I’ve got a bone to pick that SJ Today didn’t even consider East San Jose as one of the best neighborhoods in San Jose.
First of all, we have all of the best parks in San Jose — Emma Prusch Farm, Overfelt Chinese Cultural Gardens, Lake Cunningham, just a little further up is Grant Ranch Park and the grand dame of them all Alum Rock Park, which just celebrated its 150th anniversary. Any hiker, biker, walker or stargazer will tell you these are some of the best nature spots in San Jose to visit.
Other attractions and amazing places to visit is the Sikh Gurdwara San Jose which is the largest Sikh temple outside of India. Lake Cunningham’s Action Skate Park at 68,000 square feet is California’s largest skatepark and Raging Water’s 23 acre lot with a 350,000 gallon wave pool makes it Northern California’s largest waterpark. Then there is Lick Observatory, the world’s first permanently occupied mountain-top observatory in service since the 1880s and at one time had the Earth’s largest refracting telescope.
And food? Come on. Taco & Pho lovers will rejoice at the options on every corner, not to mention authentic food from every country in the world. San Jose institutions Peter’s Bakery founded in 1936 is the originator of Burnt Almond Cake, Mark’s Hot Dogs’ orange dome drive-up has been serving up classic dogs since 1936 and Antipasto’s has been lovingly making the best raviolis in San Jose since 1987. I’m not even going to pick one Panaderia to mention or conchas and tortas may start flying.
The truth is most of the food trends start in mom-and-pop shops then cross town where you’ll get half the portion for twice the price on a fancy plate.
And if you’re looking for upscale options you can’t beat the Grandview Steakhouse with great food and a stunning view of the valley and both Acopio and El Portal Cocina have chef-inspired Mexican cuisine in a modern setting. Since I am claiming everything east of the 101, I must include Adega, which is the only Michelin star restaurant in San Jose.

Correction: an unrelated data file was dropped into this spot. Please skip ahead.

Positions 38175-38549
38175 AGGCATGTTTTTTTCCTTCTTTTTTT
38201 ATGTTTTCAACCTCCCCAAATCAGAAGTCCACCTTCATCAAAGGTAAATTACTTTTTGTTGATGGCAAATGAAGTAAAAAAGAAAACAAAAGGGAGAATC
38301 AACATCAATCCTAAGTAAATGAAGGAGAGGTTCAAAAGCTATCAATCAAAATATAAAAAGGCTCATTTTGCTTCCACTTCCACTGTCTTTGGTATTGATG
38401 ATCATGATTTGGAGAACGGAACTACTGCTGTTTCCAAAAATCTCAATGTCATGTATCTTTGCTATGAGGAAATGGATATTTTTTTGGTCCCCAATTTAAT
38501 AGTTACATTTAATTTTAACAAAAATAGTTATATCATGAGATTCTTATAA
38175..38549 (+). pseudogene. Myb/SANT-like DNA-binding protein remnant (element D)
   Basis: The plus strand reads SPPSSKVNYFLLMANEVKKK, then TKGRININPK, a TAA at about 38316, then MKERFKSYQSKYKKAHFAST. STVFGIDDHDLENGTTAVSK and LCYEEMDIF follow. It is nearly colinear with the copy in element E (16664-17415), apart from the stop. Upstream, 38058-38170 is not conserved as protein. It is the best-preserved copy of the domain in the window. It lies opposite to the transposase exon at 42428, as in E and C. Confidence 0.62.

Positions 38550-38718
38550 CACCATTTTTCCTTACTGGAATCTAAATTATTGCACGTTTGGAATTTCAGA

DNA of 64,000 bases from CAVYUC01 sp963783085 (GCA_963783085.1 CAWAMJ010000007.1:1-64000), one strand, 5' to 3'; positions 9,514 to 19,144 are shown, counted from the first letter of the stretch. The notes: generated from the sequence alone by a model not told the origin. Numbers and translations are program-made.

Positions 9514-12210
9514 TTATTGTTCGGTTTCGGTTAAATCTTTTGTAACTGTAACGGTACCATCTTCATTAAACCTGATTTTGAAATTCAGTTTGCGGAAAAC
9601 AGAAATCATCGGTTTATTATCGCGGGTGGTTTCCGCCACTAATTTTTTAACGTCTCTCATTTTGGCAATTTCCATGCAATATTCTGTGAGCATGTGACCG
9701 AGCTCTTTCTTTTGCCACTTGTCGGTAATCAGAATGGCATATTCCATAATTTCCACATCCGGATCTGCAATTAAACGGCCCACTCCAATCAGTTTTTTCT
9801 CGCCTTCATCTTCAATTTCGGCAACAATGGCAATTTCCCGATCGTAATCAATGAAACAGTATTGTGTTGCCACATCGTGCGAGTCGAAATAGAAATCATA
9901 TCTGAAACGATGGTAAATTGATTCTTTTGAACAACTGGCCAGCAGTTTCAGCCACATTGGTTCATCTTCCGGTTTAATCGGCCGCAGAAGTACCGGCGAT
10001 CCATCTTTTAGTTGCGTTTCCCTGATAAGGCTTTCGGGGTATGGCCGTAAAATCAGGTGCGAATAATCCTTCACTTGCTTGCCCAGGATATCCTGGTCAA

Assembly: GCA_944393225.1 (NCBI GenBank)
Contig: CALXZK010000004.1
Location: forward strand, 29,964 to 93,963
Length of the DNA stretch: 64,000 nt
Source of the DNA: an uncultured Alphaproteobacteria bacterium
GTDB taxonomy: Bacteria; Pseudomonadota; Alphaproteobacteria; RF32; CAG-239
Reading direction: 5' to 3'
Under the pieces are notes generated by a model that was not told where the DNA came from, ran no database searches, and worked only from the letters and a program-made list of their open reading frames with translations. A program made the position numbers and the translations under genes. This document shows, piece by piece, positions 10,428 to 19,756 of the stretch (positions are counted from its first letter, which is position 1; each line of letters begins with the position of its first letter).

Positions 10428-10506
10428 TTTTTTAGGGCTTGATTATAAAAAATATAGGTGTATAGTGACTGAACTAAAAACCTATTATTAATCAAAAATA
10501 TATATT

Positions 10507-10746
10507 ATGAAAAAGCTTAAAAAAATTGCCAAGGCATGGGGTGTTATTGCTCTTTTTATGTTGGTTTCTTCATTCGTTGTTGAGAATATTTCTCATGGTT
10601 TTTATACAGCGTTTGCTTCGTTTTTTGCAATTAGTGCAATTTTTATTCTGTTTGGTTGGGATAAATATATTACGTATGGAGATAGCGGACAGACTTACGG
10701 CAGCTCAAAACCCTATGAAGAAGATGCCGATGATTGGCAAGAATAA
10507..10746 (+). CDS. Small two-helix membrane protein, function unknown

Eastside lifestyle ranges from golfing and dining at San Jose Country Club where generations of San Joseans have been members since 1899. At least three generations of lowriders have cruised Story and King and parks to show off their pristine classic cars. And where else can you see Rancheros on their beautiful horses going to the local mercado? Yes, we still have honest-to-goodness ranches in the East foothills.
And speaking of animals, we still see and hear wildlife in these parts. Song birds chirping, soaring eagles and prancing deer. On occasion you’ll have a sighting or hear an owl, coyote, bobcat or wild boar. On the downside, every once in awhile you’ll catch a whiff of the distinctive scent of a skunk.
Finally, it is the generations of families and the diversity of cultures that live here that make it so special. You will never find people anywhere in this city with more pride for their neighborhood than an East San Josean.
Darlene Tenes is a longtime East San Jose community leader and activist.